Wild Foods

The term ‘bush tucker’ refers to Australian native foods – the huge variety of fruit, nuts, seeds, leaves, birds, mammals, roots, bark, fungi, herbs, spices, flowers, reptiles, insects, aquatic plants and fish. ‘Wild foods’ is another way to describe these, and includes non-native but often abundant food sources.

Wild foods are the ultimate in spray-free, packaging-free local food. So long as they are harvested in moderation from clean environments, they are a very low impact food source. These were once the only means of food and medicine for indigenous Australians – they are a valuable and viable resource worth learning about.

Our family have been discovering over many years and though each change of season, native and wild foods on our small farm and in the surrounding areas in Far North Queensland, Australia. Some we have found include red and yellow guava, lilly pilly, Atherton nut, lemon aspen, native ginger, pipturus and melastoma (berries), bush lemon, millaa vine, woolly pear, Davidson plum, banana fig, two types of wild raspberry, fungi, lemon aspen, sorrel, dandelion, gotu kola, day lilies, an avocado tree, taro, and various rambling passionfruit vines. We’ve also seen edible grubs, snails, larger animals, and wattle, but haven’t tried these yet! We hesitate to take too many fish from our creek, because it is a small waterway. When we lived on the Herbert River, backyard-caught fish was regularly on the menu!

To find out about bush foods, we’ve firstly been keen observers. We’ve then utilised our neighbours, books, the internet, the local info centre, and Queensland Parks publications. The Wet Tropics Management Authority has published a poster and fact sheets to educate about local rainforest food plants. At the local info centre, indigenous guides do regular information walks through some nearby forest. It is vital to get good information before you try uncultivated foods, including clear pictures and details of any processing required before eating. Old wives tales about fruit being edible if birds eat it, or telling by colour of the berries or the sap, or shape of the leaves can’t be trusted. Please source a good field guide or other means of identification before you do the taste test!  

It's fantastic to walk with the children and hear them point out edibles from a very young age as the details of each plant imprints on their curious minds. Children should know to check with us before eating food from the wild.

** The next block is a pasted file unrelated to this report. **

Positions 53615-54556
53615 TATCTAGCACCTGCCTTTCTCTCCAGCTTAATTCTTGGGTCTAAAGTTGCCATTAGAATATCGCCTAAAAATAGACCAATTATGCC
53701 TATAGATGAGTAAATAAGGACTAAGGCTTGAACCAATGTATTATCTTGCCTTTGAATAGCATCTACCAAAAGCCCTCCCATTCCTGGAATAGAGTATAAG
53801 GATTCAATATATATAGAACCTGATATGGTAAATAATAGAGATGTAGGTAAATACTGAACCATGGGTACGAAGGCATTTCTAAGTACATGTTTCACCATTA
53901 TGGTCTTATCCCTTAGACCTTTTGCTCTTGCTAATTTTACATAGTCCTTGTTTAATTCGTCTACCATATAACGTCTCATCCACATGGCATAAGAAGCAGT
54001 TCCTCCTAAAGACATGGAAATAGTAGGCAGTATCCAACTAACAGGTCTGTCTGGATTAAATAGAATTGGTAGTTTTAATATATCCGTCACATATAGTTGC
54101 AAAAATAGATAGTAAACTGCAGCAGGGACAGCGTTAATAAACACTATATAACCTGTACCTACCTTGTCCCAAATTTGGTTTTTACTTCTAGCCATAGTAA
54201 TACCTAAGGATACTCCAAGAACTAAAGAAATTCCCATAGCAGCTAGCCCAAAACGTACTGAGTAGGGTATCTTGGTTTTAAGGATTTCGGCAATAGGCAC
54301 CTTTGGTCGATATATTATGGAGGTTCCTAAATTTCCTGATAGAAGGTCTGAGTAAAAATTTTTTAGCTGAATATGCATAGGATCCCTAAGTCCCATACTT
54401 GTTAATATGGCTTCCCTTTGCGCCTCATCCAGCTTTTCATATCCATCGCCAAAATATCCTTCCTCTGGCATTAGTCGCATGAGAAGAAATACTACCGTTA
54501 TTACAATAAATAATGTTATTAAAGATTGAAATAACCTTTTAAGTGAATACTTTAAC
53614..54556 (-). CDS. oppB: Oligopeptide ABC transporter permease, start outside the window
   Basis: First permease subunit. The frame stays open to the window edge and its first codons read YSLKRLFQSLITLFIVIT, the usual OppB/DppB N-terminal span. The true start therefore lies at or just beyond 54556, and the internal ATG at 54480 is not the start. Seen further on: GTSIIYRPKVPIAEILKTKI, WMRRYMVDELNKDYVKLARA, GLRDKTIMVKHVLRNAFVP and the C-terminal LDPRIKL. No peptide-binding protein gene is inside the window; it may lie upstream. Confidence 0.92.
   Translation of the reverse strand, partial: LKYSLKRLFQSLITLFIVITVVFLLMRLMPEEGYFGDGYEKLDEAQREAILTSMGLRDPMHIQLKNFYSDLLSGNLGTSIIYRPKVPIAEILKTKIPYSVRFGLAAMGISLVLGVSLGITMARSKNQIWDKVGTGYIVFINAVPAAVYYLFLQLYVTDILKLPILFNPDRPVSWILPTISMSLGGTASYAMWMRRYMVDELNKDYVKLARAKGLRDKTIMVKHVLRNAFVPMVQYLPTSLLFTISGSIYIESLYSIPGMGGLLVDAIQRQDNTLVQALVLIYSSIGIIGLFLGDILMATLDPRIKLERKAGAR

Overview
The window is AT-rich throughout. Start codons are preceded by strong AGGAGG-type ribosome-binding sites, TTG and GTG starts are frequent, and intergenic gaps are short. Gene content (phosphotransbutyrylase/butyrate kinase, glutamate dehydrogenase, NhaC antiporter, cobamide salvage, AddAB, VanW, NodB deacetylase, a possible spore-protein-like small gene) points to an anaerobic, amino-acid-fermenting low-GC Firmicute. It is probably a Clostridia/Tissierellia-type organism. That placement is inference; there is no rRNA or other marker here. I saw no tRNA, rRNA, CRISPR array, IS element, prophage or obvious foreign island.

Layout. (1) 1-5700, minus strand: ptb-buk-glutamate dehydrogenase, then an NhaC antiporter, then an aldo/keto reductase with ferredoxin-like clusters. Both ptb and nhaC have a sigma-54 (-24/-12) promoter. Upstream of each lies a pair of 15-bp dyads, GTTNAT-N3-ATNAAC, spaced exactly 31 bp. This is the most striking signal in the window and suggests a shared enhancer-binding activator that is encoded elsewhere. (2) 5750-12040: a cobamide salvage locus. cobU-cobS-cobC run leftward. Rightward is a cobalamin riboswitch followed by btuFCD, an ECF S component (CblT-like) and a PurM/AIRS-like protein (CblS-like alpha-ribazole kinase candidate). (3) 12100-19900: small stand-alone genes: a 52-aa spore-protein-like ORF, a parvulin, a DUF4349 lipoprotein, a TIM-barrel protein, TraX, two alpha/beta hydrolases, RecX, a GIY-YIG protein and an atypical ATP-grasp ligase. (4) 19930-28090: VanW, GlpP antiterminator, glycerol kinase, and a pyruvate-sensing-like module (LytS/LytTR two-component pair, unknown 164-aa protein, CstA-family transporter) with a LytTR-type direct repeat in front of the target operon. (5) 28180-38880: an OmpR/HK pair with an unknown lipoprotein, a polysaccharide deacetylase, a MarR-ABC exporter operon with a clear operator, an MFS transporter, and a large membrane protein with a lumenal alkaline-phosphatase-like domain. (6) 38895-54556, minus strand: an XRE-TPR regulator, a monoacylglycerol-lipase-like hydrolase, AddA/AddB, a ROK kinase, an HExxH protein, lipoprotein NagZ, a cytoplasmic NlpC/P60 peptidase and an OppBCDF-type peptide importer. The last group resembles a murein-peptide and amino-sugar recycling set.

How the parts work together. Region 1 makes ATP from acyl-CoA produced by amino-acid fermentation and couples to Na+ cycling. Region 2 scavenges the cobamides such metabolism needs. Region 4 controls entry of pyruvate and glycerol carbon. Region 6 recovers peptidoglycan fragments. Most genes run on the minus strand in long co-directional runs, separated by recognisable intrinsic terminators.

By knowing about native and wild foods, and incorporating these less common species when we plant trees and gardens, we’ve greatly expanded the volume of food we can harvest from the farm. For others, their source might be riverbanks, footpaths, public parks, roadside scrub (but not close to the road’s edge which is likely to be polluted) or the neighbour’s yard - with permission.

Some of the foods we found are so prolific that the kids delivered buckets and buckets to me - but wouldn’t eat any! From the sour Davidson plums I made jams, jellies and syrups. The jelly worked out at less than 30c per jar, even using organic raw sugar. Fruit syrups can be used as a cordial, or mixed with natural yoghurt for a flavoured treat.  They can also be made with honey. Davidson Plums, Guavas and other local wild fruit are exceptionally high in Vitamin C and produce fantastic colourful preserves for the pantry shelves. To eat the high-mineral, protein-rich bitter green leaves that seem too strong on their own, I add them to stir fries, soups or mixed salad without anyone noticing.

Foraging for food can be enjoyable and is good for you. It’s an educational, fresh-air activity that links your family to the changing seasons. Supplement your diet and enjoy the savings and the flavour.

Bush Tucker Field Guide – Les Hiddins, 2001. ABC Books. ISBN 0 14 028986 0
How Can I Use Herbs In My Daily Life – Isabell Shipard, 2004. ISBN 0 646 42248 0
Wet Tropics guide to Bush Tucker

*adapted from an article by Belinda Moore originally published in 2008


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